Strong rebound in oil prices unlikely for foreseeable future

Around the world, the falling price of crude oil has governments and markets on edge. Oil prices are now down nearly 70 per cent from a high of US$115 per barrel in 2014, and we must adjust to the reality that a strong rebound is unlikely for the foreseeable future. Brent will probably climb back towards US$45 a barrel this year as lower prices push some North American production offline, but only a bolt from the blue that cuts deeply into supply will boost the price much higher than that.

US production is slowing, but not as quickly or to the degree that many analysts expected, and new technologies ensure US production can be quickly ramped back up to take advantage of any price surge, limiting the lifespan of any major price recovery. In addition, the end of sanctions might well allow Iran to boost oil exports by one million barrels per day (bpd) by the end of this year. Iraq is producing more too. Despite its troubles, Libya will probably add 200,000 to 300,000 bpd in the spring.

Here's the real bottom line: No government has an incentive to slow production in hopes of pushing the price higher. A Saudi cut is more likely to reduce Saudi market share than to boost prices, because others will step in to produce more. Russia, burdened with sanctions and in recession, has no reason to slow production. Iran has been waiting for years to sell more oil, and that's exactly what it'll do, even at the lower price.

Finally, at a moment when the world is chin deep in crude oil, demand growth is likely to slow from about 1.7 million bpd last year to 1.1 million to 1.2 million bpd this year. That's mainly a result of the economic slowdown in China and other emerging market importers.


A worker in an oil field outside Kogalym, Russia. No government has an incentive to slow production in hopes of pushing the oil price higher. PHOTO: REUTERS

Which countries have the most to worry about at these prices? It is not surprising that Russia's troubles will get a lot of media attention. Its government draws half its revenue from energy exports. But President Vladimir Putin's government still has plenty of cash on hand - more than US$350 billion (S$488 billion) in international reserves. Russia also has a low debt-to-GDP ratio that makes it much easier to raise more money, and its flexible exchange rate helps cushion the fiscal blow of lower oil prices. Nor does it hurt that Mr Putin has an 82 per cent approval rating. He can sleep easy for now.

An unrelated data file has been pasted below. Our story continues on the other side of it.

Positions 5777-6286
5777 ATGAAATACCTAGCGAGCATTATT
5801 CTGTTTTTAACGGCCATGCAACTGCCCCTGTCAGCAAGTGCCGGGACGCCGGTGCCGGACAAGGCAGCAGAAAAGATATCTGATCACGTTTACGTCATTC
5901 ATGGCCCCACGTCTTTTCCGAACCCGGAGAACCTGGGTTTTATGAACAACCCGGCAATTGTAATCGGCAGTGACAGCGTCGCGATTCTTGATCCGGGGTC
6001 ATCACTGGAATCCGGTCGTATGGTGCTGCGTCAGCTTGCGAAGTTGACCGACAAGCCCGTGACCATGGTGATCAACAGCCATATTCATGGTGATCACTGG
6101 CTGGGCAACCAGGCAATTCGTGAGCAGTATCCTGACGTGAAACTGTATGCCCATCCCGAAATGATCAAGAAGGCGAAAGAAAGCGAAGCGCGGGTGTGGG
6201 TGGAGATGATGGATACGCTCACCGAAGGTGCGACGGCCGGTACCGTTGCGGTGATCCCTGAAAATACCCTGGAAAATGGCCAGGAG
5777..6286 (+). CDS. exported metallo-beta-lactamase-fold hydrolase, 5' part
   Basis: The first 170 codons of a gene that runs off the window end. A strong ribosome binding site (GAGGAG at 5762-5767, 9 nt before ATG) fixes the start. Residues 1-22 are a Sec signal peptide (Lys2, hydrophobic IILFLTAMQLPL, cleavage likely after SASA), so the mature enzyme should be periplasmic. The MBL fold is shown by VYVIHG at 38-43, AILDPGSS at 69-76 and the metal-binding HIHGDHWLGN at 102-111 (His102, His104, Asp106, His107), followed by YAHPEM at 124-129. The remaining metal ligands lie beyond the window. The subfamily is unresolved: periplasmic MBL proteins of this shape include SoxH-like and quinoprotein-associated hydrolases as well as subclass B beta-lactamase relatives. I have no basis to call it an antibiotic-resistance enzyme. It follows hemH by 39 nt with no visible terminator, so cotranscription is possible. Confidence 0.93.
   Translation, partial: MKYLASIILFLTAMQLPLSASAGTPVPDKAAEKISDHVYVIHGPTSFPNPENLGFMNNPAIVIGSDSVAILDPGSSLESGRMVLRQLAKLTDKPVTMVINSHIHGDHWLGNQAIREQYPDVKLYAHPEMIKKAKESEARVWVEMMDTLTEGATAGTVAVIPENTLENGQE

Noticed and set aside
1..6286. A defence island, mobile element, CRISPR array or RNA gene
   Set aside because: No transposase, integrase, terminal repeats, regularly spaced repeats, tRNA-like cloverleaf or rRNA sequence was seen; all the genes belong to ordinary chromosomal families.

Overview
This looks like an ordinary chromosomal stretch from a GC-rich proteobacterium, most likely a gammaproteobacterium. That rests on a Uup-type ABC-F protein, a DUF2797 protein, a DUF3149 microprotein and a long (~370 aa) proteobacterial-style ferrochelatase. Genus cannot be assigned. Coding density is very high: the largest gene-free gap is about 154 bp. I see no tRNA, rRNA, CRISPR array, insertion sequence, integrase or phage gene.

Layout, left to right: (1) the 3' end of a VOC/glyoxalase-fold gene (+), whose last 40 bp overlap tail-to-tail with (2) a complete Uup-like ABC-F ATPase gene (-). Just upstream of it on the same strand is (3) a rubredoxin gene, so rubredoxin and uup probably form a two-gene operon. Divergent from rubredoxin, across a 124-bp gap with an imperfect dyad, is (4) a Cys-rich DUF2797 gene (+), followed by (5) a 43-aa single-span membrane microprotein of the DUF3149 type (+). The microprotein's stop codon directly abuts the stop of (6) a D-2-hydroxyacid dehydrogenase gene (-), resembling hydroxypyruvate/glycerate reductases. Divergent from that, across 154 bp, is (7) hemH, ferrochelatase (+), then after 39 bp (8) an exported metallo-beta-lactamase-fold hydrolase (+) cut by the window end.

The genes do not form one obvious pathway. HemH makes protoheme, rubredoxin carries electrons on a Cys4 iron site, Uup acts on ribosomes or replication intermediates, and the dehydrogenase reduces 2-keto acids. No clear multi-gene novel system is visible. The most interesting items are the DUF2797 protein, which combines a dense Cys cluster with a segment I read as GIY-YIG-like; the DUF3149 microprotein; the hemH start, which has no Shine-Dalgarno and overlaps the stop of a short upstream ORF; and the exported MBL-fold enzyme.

The Saudis have more to worry about. The government still has over US$600 billion in reserves, but that's US$100 billion less than it had a year ago, and unless Saudi royals can fundamentally reform their economy (don't bet on that), they'll one day run out of the cash they need to provide the cradle-to-grave financial support that their citizens have been taught to expect. This comes at a time when rival Iran is on the rise, the United States has become an unreliable ally and there are growing tensions within the family over the next royal succession process.

But if there's one country that could face a real crisis this year, it's Venezuela. President Nicolas Maduro now faces a severe economic meltdown, shortages of all kinds of products, a congress controlled by the increasingly angry opposition, and maybe a recall referendum to push him from power. Venezuela's heavy crude is now trading at about US$24 a barrel, and some form of debt default later this year will be hard to avoid. Mr Maduro may soon be apartment hunting in Havana.

It's not all bad news. Fear of hard times can sometimes persuade leaders to adopt constructive attitudes towards their political challenges. If Libya's competing factions can't work together to build and sustain a unity government, none of them will benefit from revenue produced by restored oil exports. Peace could push exports to 400,000 bpd by the middle of this year. In addition, lower oil prices, and the painful economic adjustments and risk of social unrest they might bring , will probably create a modest political opening in Algeria as long-time President Abdelaziz Bouteflika finally steps down in favour of a successor. Unfortunately, higher hopes in Libya and Algeria will prove cold comfort if lower-for-longer oil prices create serious long-term challenges for more significant emerging economies like Russia, Saudi Arabia, Brazil, Nigeria and others.

  • Ian Bremmer is president of Eurasia Group and author of Superpower: Three Choices For America's Role In The World. Find him on Twitter @ianbremmer.
A version of this article appeared in the print edition of The Straits Times on February 11, 2016, with the headline 'Strong rebound in oil prices unlikely for foreseeable future'. Print Edition | Subscribe